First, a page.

Pro Tips: August 2011

Pro Tips: August 2011
Redfish such as this 12-pound brute will become common in July.

It seems to me that over the past seven or so years the - I want it and I want it now! - attitude has made its way deeper into our fishing world and I personally despise this mindset of entitlement. Just because you have the best gear and maybe even hired the best guide, catching will never come with a guarantee. Even though I spent over three hundred days a year on the water in the beginning of my career, my boys still had to learn how to FISH before CATCHING became part of their day.

Fishermen need to concentrate on learning how to fish rather than expecting to be able to fish when little to no practice time is given to the sport. Yes, fishing is a sport, it takes some athletic skill to be able to cast while being pounded by waves and good eye-hand coordination is a plus when trying to cast accurately to visible fish or structure. Quick reactions and a fine sense of feel are required during the presentation. Stamina is necessary to be able to perform when battered by sun, wind and wave for eight hours or more. Throw is some long wades over not-so-good bottom and you had better be in shape.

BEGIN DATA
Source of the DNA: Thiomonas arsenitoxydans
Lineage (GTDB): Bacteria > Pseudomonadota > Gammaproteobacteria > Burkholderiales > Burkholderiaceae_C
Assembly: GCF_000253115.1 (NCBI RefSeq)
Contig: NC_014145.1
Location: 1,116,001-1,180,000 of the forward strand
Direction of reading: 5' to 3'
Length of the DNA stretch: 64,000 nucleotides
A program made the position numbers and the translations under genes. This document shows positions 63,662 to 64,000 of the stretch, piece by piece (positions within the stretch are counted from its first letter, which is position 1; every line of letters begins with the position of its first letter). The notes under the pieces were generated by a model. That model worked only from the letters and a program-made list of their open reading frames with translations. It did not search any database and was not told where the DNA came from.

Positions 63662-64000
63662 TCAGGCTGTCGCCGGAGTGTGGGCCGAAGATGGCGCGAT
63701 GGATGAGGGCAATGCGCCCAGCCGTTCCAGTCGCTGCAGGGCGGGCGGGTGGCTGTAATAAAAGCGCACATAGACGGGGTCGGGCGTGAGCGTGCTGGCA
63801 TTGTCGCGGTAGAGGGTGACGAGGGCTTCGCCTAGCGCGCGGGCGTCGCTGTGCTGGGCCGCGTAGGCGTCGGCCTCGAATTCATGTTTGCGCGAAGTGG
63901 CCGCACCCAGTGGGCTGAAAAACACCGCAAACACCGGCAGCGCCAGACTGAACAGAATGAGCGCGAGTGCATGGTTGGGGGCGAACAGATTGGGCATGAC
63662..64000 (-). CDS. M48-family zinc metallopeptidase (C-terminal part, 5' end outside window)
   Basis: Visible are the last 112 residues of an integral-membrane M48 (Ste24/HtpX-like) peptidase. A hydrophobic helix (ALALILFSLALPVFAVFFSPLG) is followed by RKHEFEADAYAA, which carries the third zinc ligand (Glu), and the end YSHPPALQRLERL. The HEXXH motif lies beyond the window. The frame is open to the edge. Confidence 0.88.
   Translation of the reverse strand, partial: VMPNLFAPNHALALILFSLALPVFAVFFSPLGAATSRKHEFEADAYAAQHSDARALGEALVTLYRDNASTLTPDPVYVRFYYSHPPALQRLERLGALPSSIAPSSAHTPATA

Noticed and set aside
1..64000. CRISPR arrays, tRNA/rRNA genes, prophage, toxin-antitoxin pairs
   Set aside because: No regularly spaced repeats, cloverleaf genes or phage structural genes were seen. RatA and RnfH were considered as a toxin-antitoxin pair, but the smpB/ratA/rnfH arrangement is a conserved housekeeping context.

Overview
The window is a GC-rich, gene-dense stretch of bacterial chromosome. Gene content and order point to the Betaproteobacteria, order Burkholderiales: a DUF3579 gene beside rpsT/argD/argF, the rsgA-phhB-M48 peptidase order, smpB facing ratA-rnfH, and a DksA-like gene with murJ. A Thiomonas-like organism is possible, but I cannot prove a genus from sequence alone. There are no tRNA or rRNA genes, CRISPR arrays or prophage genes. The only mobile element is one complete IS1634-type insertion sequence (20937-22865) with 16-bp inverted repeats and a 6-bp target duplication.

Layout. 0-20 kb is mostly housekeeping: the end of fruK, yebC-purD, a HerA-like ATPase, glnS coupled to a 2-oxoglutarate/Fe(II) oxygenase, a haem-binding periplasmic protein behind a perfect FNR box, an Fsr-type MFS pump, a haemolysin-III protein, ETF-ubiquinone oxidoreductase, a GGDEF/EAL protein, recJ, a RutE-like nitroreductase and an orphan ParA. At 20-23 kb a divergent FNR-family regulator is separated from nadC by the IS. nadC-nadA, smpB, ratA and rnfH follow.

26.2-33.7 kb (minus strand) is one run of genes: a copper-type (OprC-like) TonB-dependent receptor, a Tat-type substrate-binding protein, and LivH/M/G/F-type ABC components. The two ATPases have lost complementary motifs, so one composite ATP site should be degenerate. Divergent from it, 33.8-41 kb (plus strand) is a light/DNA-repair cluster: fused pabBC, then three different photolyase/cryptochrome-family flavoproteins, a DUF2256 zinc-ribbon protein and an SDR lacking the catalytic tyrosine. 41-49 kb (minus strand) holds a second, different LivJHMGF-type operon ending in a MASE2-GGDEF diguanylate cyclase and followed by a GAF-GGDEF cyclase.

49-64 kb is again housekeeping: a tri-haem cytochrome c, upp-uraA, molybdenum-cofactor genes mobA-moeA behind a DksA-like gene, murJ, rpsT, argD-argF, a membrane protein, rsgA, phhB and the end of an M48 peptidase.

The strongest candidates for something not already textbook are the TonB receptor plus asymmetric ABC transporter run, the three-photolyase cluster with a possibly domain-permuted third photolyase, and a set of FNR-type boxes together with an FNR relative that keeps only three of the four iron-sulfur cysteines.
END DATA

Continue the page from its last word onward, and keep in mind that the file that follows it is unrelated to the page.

The way I see it; fishing is a privilege and it disturbs me seeing so many taking it so lightly. You owe it to yourself to at least try to be the best you possibly can. I promise you this, those that love it most are typically some of the best at it. Good work ethic can carry you a long way during a day of fishing and certainly a long way in life.

The reason for my opening paragraphs is the challenges we will face in July. Hot, humid and calm will be the forecast most days and with it comes tough fishing conditions. This will be especially true if the current drought conditions continue. Hot, shallow, and clear water can be the toughest to consistently catch fish in, especially speckled trout. You say you catch tons of small trout this time of year. Well, good as that action can be, small is seldom what I am looking for. Luckily, as the result of thirty years of conservative regulation, redfish provide Texas anglers with an abundance of hard-fighting shallow-dwelling fish. They too at times can become finicky in the calm, air-clear waters of July but, more often than not, if we find them we can catch them.

First, let's talk about what we need to do to find quality trout in July. Pre-dawn runs across the bay come to mind here. An early start is usually the beginning of a good game plan as water temperatures cool slightly overnight in the shallows. You should target areas along shorelines and flats where deep water lies close at hand. Overnight cooling of shallow water triggers feeding and I personally believe nighttime feeding is the predominant pattern this time of year. I also believe the biggest of the bigs feed almost exclusively under the cover of darkness much of the time.